For the past year, Mandell Crawley, GABELLI ’09, has been meeting with small groups of homeless young men at Covenant House New York. Each time he meets with them, he tries to inspire them with the confidence they need to put their lives back together.
“It’s not easy, and I’m not trying to project that I have the silver bullet,” he says, “but I share a bit about my own past and try to show them that there are some controllable things they can do to put themselves in a position to win.”
Crawley grew up on the working-class West Side of Chicago. As a young boy, he lost both of his parents, one of them violently. But his grandparents raised him, and he found extra support in the local community.
“I’ve had the good fortune of having folks who’ve believed in me and supported me,” he says, “everything from the Boys and Girls Club to my extended family to my colleagues when I first joined Morgan Stanley.”Crawley joined the firm in 1992 as a high school intern and stayed on while completing a full-time undergraduate evening program at Northeastern Illinois University. He landed his first management role at Morgan Stanley in 2004 and continued to rise through the company while he completed Fordham’s executive MBA program. He now serves as Morgan Stanley’s managing director and global chief marketing officer.
“I had zero connectivity with [my undergraduate] school,” Crawley says. “When I went to Fordham for my MBA, it was the first time I had experienced that sense of community with an academic institution,” Crawley says. “I tapped into a powerful alumni network, and I also made a few of my very best friends.”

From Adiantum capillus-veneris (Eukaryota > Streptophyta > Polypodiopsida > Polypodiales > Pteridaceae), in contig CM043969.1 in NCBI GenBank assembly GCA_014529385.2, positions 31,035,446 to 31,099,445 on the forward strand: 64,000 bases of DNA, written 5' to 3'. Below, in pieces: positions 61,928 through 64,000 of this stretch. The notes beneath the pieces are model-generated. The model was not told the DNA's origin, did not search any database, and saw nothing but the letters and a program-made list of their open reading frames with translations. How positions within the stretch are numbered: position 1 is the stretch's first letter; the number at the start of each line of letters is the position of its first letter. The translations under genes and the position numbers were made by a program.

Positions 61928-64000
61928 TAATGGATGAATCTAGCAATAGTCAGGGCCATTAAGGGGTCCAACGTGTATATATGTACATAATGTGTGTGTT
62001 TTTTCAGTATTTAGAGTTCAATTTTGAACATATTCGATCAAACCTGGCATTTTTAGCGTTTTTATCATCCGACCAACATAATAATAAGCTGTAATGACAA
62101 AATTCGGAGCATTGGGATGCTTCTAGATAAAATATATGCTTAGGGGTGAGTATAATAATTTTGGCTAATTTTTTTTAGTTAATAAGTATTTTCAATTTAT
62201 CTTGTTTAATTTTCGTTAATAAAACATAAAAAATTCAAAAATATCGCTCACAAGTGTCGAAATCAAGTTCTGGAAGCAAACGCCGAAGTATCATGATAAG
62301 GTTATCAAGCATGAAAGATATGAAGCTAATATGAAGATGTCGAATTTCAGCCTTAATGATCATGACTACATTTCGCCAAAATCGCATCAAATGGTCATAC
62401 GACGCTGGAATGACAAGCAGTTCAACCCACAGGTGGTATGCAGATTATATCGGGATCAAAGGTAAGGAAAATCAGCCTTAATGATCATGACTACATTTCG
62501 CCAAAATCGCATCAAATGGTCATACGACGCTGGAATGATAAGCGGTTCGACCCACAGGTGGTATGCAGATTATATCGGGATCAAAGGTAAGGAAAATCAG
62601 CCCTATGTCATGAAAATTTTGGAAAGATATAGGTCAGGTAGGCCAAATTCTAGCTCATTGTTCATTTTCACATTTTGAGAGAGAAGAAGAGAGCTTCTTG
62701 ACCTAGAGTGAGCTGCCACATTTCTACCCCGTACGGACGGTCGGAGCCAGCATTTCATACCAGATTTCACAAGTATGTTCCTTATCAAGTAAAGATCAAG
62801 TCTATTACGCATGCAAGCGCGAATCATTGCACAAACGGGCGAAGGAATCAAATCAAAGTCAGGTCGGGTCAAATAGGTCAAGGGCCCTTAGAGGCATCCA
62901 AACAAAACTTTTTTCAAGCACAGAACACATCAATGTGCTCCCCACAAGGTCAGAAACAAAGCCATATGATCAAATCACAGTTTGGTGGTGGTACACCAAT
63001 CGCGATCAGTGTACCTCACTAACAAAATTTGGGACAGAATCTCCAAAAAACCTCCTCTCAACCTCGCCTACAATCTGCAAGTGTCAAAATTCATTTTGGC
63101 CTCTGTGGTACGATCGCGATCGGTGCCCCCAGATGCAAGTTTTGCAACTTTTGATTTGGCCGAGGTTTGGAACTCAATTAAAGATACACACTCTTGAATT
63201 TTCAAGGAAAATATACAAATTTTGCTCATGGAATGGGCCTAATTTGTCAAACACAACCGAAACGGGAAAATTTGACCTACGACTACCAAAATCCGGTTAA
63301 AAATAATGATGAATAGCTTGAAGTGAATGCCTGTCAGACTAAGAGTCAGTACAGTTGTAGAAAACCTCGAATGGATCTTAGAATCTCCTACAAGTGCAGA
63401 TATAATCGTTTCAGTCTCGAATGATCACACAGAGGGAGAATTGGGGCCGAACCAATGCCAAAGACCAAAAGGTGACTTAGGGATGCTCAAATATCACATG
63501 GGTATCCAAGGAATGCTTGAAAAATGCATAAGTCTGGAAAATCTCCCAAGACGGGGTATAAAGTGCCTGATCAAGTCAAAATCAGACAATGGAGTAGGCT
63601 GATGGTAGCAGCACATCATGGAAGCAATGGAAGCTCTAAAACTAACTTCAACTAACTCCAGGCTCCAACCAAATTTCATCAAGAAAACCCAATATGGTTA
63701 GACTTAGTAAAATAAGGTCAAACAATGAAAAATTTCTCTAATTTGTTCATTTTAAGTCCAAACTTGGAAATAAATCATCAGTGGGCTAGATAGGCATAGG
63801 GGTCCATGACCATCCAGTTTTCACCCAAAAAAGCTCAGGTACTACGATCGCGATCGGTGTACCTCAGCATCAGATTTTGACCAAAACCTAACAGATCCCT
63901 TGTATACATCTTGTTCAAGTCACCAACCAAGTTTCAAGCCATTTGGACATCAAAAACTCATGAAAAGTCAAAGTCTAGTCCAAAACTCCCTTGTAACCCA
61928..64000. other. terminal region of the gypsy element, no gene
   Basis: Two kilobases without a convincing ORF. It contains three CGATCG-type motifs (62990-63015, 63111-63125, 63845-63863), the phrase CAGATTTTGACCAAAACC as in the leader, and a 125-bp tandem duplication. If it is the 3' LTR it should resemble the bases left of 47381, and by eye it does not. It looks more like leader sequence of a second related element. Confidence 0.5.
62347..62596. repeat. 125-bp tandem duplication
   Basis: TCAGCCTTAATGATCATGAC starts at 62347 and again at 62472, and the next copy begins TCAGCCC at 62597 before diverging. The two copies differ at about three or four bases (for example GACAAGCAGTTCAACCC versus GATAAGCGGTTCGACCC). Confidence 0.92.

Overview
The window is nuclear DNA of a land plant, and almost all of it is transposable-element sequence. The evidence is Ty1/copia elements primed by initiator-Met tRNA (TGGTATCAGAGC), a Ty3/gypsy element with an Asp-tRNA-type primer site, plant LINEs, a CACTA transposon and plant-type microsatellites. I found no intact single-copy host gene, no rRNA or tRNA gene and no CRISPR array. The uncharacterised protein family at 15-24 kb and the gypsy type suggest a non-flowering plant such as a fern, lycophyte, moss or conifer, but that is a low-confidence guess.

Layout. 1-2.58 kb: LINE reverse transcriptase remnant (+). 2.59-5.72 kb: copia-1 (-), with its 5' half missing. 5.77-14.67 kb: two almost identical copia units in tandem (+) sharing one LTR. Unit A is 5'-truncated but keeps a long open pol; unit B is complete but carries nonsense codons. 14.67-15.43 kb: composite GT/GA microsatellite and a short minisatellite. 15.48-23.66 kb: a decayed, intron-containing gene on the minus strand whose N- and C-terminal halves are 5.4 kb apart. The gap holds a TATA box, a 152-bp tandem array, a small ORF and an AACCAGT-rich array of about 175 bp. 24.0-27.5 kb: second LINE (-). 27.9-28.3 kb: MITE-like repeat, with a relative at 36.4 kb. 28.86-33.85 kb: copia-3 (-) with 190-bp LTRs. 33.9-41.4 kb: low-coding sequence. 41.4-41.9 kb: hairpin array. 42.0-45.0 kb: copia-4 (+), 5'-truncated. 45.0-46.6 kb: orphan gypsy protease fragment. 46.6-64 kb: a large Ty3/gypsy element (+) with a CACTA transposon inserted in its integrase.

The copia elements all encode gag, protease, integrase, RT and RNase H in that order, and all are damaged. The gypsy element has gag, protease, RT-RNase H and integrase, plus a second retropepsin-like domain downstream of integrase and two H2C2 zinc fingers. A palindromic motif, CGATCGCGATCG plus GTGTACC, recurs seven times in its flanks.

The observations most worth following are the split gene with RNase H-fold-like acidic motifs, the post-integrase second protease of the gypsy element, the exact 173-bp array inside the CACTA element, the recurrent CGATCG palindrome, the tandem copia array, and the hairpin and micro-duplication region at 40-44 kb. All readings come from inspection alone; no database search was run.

Networking has been central to his rise at Morgan Stanley, he says, but it’s his work as a mentor, “especially for black and brown individuals from below the poverty line,” that is “core to who I am.”
Crawley often helps junior analysts at Morgan Stanley, some of whom are fellow Fordham graduates, get their footing. He has come back to Fordham’s campus to speak at events with current students and alumni. He’s a new trustee for the national Boys and Girls Club, where he serves on the Midwest Regional Team based out of his native Chicago. And he recently joined the board of Covenant House New York, where he continues to meet with those young men.Francis Petit, EdD, FCRH ’89, GSE ’94, the associate dean of global initiatives and partnerships for the Gabelli School of Business, remembers that Crawley also helped peers in his MBA cohort, which went through the program during the financial crisis. One of Crawley’s classmates lost his position, Petit recalls, and “Mandell was able to get his classmate an interview that eventually led to a job. Over the years I’ve heard countless stories of him doing things like that. He has a great spirit.”
For Crawley, who now lives in New York with his wife and twin daughters, it’s simply his responsibility.
“I have been given a platform to enable real change in people,” he says. “There is just a modicum of difference between me and the outcome of my life and these kids that I’m speaking to at Covenant House [and the Boys and Girls Club]. We are literally cut from the same tree, but people took the time to mentor and mold me.
“That’s why I want us to keep pushing forward.”